• Urban farms won't feed entire cities — but the can provide residents with an additional source of healthy, low-cost produce.
  • The social benefits of urban farming can be large, and when they are shared, the residents of the communities being affected by urban agriculture projects are not just consulted but fully empowered in leadership and decision-making to the greatest extent possible.
  • Urban farming isn't always more environmentally friendly -  some vertical farms, which are often touted as a sustainable option that use less soil and water, can use an enormous amount of energy, especially if they require artificial lighting. When designed right, urban farms can make some modest but valuable improvements to the sustainability of our food system.
  • One little-studied aspect of urban farms is that they can teach us to appreciate food. They can reconnect people with how to grow food, and the practice of urban agriculture is most valuable for how it forces us to be more conscientious about the people who feed us.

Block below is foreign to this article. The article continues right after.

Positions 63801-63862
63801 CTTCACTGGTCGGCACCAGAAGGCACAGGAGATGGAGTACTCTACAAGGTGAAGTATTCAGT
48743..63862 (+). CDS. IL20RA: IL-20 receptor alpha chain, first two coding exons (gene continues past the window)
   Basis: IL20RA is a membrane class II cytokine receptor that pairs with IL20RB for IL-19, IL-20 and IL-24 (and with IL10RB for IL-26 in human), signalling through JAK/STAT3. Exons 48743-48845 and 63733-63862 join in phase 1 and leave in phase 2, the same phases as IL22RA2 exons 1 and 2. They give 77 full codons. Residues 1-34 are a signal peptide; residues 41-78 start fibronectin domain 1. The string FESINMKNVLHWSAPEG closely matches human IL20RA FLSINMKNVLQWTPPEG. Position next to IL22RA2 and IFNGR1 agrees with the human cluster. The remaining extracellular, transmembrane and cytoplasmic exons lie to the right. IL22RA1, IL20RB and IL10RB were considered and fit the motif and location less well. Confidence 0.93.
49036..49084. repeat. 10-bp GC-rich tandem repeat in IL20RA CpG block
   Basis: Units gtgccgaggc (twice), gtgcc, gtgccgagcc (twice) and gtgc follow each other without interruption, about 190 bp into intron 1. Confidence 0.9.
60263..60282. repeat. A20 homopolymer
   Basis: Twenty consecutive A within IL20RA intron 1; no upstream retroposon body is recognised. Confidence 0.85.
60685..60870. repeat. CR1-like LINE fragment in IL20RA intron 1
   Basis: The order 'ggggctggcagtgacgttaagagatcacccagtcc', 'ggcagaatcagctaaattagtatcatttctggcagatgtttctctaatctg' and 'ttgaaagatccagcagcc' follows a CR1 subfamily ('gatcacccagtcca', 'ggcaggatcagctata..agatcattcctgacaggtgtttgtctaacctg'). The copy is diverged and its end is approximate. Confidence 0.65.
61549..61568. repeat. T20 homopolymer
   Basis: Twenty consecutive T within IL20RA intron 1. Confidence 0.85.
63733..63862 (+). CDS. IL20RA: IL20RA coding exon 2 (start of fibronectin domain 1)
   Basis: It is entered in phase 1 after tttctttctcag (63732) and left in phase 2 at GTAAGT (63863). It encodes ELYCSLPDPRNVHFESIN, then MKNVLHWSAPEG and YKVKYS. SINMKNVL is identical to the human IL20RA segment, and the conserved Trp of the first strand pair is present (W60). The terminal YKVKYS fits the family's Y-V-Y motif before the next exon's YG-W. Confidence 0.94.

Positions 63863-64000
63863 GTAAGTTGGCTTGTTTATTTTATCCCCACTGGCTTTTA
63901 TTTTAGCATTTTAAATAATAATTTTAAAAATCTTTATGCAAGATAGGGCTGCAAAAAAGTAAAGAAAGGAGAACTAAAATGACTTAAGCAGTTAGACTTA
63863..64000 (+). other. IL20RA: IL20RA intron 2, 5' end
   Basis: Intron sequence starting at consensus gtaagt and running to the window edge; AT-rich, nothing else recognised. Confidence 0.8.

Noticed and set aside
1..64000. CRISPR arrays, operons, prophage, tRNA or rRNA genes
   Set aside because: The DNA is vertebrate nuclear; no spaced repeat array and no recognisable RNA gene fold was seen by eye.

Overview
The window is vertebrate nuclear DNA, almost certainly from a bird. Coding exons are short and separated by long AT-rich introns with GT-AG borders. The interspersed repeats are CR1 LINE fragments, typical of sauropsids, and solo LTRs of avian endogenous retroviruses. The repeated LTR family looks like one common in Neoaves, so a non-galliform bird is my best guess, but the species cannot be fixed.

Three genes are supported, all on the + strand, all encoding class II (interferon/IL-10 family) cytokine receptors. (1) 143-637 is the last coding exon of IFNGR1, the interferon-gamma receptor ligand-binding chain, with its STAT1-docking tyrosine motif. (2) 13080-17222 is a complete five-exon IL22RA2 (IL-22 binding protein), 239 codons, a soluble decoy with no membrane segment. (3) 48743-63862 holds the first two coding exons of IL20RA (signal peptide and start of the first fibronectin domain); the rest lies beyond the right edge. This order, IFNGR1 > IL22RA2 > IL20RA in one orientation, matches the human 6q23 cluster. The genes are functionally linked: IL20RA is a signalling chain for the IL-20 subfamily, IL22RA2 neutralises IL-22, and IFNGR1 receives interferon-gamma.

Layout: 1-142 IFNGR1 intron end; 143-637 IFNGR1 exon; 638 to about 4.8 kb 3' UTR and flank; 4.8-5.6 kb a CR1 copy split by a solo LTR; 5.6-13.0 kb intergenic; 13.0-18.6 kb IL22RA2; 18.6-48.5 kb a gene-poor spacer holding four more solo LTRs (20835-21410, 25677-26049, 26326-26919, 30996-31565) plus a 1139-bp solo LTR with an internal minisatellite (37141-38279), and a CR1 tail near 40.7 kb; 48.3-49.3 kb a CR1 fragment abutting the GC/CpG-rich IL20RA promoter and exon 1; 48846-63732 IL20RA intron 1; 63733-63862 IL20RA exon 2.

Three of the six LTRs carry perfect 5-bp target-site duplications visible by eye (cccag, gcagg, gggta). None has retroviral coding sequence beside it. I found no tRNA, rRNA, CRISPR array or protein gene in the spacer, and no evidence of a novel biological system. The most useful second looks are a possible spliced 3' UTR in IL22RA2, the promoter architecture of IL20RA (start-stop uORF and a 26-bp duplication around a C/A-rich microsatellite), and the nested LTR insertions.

Detroit has been a leader in urban agriculture over time, having been the first city in the US to offer urban farming programs to help the homeless and assist city residents facing economic hardships in the 1890’s (see Pingree’s Potato Patch Plan). In an economic analysis of Detroit’s food systems conducted in 2014, urban agriculture production in Detroit was estimated to be worth $3.8 M. In Flint, urban farming /gardening has long been a custom, dating back decades, reflecting resident’s resiliency and self-sufficiency in the face of years of economic disinvestment. In Flint and Genesee County, the Genesee Conservation District, in partnership with the USDA Natural Resources Conservation Service, has managed a seasonal high tunnel cost share initiative in 2016 that has 29 new hoophouses contracted, 11 of which are in the City of Flint. In 2017, 25 new applications are anticipated. This is a very new set of urban growers who are in various stages of constructing hoop-houses through the High Tunnel urban initiative, some of whom plan to grow for sales, and will need technical assistance for growing, marketing and food safety. Partnering with Michigan State University Extension, the Genesee Conservation District and the Edible Flint urban agriculture organization, these new Flint area farmers will have the support they need for future success.